VOYA - Christina Fairman
Spirit possession, reincarnation, nasty demons, and even a touch of romance permeate this novel set in ancient China. The story follows the young heroine, Ai Ling, across a landscape of altered reality as she searches for her father, who she suspects is a prisoner within the Emperor's palace. Her travels elicit a string of grisly encounters that lead her to the evil Zhong Ye, who has survived for centuries by consuming the souls of unborn children. A terrified Ai Ling finally learns the truth: she is the reincarnation of Silver Phoenix, Zhong Ye's ancient love who has returned to be his wife. Sensitive readers will squirm as Zhong Ye weds Ai Ling and then tries (unsuccessfully) to consummate their marriage against her will. Strong characters and lyrical writing make this story compelling for young adults. The various demons that cross Ai Ling's path during her travels are brilliantly conceived. Violence and some sexual references are relevant to the story and generally teen-appropriate. There is only one small point that bears mentioning: Ai Ling is a strong young woman who defies traditional gender roles, except when she is with her male travel companion, Chen Yong. Their budding romance would be all the more interesting if she were to challenge him a bit more, both through her actions and her observations. It would be satisfying to see the author expand upon Ai Ling's inner strength as she matures in a sequel. Reviewer: Christina Fairman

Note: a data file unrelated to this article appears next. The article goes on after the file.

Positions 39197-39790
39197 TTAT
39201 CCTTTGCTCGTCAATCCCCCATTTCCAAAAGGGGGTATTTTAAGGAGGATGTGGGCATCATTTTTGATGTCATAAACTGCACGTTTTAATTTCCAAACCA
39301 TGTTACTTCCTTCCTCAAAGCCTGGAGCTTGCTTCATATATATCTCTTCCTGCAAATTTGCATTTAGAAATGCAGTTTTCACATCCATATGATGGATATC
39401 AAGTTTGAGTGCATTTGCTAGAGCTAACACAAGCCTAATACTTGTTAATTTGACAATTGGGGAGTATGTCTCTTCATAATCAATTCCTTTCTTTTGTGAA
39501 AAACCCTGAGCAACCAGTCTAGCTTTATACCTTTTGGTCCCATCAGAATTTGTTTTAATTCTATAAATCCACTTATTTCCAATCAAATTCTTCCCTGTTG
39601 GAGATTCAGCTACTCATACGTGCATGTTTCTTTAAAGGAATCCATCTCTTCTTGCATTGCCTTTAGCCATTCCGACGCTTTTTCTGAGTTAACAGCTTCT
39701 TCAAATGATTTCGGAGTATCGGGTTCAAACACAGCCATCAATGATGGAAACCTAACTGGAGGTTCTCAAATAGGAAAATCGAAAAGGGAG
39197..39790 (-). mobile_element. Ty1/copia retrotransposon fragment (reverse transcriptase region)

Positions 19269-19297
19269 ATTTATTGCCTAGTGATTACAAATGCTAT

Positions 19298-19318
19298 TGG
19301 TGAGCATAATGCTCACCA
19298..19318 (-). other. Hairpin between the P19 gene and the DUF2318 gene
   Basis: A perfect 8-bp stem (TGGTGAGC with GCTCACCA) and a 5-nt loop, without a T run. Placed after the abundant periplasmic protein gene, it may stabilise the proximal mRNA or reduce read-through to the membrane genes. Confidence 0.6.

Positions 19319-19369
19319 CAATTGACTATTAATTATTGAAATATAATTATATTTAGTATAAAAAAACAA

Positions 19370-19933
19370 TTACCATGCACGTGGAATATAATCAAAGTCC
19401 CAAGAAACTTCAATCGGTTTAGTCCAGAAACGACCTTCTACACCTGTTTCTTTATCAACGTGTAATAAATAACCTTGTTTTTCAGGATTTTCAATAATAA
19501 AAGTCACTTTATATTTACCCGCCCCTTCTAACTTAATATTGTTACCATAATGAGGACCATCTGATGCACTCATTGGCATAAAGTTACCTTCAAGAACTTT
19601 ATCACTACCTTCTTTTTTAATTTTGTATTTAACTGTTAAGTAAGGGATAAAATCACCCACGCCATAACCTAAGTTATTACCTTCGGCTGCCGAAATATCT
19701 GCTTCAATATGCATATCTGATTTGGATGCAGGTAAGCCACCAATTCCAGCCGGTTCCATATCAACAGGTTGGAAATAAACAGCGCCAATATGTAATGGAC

School Library Journal